In many situations you can learn something useful about a sample by detecting a set of specific genetic markers, which can be whole genes, gene regions, or single SNPs. Panels characterize specific genes or SNPs with known functions:
- Anti-microbial resistance (AMR) genes in E. coli
- Shiga-toxin virulence genes
- ... and more (see below for details on all panels).
We analyze panels by comparing every read or contig in a sample against the set of genetic markers that make up the panel.
Short markers (e.g., 20-50bp) are summarized with the number of exact or partial matches to the reference sequence, which helps with detecting specific SNPs. Longer markers (100bp - 5kb) are summarized by the amount of the marker that was covered by reads in the sample ('coverage'), the proportion of bases that matched the reference ('percent identity'), and the average number of reads piled up across the entire gene ('depth').
Panels on One Codex
The GeneSippr Panel for Shiga-toxin producing E. coli
The GeneSippr Panel was developed using markers identified by Lambert, et al. (2015) for the purpose of rapidly detecting Shiga toxin-producing E. coli (STEC). This panel detects the stx1 and stx2 markers for Shiga toxin, as well as the Intimin virulence factor (eae), and a set of serotypes that have been associated with pathogenesis. A set of QC markers are also included that measure depth and coverage of the core E. coli genome. Read the publication, or look at an example for more details.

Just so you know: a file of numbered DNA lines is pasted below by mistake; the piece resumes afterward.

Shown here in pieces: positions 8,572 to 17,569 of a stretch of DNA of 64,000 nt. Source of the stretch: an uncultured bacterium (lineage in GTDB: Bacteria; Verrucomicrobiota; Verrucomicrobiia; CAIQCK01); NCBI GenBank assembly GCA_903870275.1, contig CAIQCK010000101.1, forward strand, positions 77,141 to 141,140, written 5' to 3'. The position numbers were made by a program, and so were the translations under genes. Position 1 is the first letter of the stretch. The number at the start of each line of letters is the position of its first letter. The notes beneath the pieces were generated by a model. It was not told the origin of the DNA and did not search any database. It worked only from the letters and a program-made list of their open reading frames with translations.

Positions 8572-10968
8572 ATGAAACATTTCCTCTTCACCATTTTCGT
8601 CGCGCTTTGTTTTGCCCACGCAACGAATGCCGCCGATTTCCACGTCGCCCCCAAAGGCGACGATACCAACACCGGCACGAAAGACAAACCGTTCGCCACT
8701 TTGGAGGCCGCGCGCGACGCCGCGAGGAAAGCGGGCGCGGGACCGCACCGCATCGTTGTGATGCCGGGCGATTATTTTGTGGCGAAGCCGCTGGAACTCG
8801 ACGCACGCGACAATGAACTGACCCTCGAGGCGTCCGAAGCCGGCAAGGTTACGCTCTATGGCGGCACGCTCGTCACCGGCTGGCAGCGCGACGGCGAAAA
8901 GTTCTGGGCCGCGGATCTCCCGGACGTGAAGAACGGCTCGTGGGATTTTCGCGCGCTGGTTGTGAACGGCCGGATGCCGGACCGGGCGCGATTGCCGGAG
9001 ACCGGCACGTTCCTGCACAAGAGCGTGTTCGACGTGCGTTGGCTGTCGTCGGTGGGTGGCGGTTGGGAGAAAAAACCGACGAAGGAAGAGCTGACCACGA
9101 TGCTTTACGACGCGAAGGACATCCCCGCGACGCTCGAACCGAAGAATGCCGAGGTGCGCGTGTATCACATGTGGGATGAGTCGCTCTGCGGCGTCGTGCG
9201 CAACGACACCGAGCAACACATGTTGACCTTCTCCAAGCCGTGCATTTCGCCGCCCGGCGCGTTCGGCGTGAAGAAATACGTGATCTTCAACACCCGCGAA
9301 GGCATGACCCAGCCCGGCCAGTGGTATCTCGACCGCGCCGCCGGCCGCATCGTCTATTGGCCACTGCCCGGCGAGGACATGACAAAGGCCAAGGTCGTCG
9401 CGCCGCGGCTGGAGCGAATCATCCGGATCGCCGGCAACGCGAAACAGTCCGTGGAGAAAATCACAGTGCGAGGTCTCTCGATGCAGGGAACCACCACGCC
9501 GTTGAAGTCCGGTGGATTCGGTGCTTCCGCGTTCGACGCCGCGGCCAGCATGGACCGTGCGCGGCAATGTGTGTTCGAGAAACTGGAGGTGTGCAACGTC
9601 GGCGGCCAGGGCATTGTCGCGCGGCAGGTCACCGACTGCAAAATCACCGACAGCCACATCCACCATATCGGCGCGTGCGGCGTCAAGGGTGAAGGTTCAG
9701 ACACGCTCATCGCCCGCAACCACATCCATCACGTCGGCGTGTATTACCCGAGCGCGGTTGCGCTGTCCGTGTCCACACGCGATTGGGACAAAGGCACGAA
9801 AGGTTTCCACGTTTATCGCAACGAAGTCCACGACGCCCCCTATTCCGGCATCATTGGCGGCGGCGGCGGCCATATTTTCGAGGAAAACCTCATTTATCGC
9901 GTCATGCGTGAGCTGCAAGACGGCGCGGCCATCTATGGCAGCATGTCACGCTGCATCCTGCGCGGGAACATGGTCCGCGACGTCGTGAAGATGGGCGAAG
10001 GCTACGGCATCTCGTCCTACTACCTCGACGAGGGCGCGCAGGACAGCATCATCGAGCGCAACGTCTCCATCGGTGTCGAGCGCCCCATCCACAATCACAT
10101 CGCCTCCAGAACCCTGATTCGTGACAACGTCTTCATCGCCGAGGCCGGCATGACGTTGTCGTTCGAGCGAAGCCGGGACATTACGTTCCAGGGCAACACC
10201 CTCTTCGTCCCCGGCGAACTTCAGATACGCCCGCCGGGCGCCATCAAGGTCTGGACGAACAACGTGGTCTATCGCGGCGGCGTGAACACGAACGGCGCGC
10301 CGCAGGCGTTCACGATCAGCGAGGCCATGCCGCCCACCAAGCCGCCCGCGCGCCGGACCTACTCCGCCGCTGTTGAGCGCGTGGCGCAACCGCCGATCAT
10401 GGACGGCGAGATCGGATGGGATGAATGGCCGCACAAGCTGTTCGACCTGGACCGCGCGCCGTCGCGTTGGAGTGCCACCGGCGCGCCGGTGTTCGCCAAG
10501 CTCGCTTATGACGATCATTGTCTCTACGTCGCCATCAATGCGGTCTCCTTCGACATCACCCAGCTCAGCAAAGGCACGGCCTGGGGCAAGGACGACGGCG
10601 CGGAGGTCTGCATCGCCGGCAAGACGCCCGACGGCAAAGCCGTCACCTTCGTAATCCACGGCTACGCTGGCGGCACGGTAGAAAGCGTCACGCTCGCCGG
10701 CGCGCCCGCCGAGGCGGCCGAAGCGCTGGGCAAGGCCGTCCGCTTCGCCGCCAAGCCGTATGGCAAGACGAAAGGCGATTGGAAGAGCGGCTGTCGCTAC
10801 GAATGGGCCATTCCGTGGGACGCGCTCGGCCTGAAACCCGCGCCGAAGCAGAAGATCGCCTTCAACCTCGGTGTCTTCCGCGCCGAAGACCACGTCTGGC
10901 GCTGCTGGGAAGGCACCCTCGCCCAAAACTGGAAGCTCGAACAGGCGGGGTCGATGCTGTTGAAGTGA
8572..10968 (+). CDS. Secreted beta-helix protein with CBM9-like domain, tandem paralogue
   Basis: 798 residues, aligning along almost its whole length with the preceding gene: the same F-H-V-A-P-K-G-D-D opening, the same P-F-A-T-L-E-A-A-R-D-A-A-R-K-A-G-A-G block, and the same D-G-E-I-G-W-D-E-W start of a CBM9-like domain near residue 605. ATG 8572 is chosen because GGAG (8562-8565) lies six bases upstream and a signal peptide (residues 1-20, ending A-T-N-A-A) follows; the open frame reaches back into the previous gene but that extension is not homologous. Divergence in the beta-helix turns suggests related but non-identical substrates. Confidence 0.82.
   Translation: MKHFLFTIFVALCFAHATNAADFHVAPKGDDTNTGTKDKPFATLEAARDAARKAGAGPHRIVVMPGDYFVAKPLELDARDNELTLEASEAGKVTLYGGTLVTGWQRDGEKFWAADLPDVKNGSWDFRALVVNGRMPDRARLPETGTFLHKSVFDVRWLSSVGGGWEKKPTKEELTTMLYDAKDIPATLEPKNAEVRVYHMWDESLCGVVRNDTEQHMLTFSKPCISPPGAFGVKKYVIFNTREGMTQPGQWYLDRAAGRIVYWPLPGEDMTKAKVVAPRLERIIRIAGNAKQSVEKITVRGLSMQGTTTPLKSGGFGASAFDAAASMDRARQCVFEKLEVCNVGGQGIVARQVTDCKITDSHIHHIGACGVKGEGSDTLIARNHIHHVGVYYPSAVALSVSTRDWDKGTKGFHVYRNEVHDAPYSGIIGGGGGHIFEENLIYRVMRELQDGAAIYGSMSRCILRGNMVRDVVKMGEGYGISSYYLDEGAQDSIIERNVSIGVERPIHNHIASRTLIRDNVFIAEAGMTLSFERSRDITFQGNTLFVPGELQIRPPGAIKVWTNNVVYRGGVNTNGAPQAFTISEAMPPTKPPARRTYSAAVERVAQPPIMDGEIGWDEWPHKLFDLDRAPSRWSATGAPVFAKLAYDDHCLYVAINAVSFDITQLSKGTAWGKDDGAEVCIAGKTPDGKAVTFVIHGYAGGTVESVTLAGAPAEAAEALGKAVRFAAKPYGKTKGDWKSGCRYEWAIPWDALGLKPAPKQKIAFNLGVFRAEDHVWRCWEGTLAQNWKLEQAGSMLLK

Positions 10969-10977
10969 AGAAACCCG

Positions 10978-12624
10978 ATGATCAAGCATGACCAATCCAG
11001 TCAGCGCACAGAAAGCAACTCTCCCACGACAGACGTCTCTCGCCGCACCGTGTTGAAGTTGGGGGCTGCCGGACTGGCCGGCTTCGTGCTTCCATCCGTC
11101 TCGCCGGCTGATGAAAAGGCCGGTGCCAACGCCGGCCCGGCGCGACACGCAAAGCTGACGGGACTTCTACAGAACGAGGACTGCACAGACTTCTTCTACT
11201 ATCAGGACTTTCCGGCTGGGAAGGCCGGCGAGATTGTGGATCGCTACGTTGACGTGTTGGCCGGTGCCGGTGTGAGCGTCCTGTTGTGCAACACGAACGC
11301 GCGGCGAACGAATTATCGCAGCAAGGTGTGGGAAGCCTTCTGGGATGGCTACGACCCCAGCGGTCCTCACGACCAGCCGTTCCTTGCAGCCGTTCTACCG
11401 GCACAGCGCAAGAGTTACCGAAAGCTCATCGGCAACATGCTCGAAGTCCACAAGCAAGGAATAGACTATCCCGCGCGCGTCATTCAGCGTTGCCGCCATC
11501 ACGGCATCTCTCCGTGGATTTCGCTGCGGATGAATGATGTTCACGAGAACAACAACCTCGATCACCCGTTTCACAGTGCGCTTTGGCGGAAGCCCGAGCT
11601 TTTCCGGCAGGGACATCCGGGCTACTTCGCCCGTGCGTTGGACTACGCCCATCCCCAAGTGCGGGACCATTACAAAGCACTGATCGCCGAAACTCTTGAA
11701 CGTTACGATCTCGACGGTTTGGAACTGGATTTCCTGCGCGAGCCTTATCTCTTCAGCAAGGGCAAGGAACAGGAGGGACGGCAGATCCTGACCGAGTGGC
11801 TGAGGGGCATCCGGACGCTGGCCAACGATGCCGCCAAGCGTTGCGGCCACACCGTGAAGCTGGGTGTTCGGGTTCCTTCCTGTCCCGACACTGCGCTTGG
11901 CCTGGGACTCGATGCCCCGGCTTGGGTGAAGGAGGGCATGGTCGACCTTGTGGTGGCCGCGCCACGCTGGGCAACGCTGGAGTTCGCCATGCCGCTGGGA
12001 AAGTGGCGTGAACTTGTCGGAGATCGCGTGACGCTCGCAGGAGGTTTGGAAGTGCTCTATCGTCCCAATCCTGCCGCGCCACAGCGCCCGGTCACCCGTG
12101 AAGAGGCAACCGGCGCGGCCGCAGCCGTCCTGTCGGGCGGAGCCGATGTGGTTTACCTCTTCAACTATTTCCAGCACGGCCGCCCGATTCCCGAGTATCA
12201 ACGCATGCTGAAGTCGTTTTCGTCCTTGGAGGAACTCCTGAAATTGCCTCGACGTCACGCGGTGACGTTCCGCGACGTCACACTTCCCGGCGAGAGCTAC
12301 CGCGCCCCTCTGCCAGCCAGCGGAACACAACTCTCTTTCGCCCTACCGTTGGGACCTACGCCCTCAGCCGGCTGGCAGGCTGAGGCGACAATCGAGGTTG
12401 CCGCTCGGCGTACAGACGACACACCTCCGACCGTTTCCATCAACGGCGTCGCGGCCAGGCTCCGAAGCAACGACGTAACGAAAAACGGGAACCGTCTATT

The Campylobacter coli / C. jejuni Panel for Antibiotic Resistance Determinants
The Campylobacter AMR Panel uses a set of genes that were identified by a group of researchers that analyzed 114 Campylobacter isolates for resistance to a set of nine different antimicrobials. They identified 18 resistance genes and mutations in two housekeeping genes that predicted phenotypic resistance with 99.2% overall accuracy. See our blog post for more.
The Escherichia coli Panel for Antibiotic Resistance Determinants
The E. coli AMR Panel uses a set of genes that were identified by a group of researchers that analyzed the antimicrobial resistance profile of 76 isolates of E. coli. They identified a set of 30 genes and mutations that predicted resistance and susceptibility with 97.8% specificity and 99.6% sensitivity to the identified phenotypes.
Bacillus anthracis Detection Panel
The B. anthracis Detection Panel was developed in order to sensitively detect this dangerous pathogen from complex metagenomic samples, while being careful to avoid false positives that may result from other Bacilli being present in the mixture. You can read a summary of the panel on our blog post, and you can find a more detailed description of what went into making the panel here.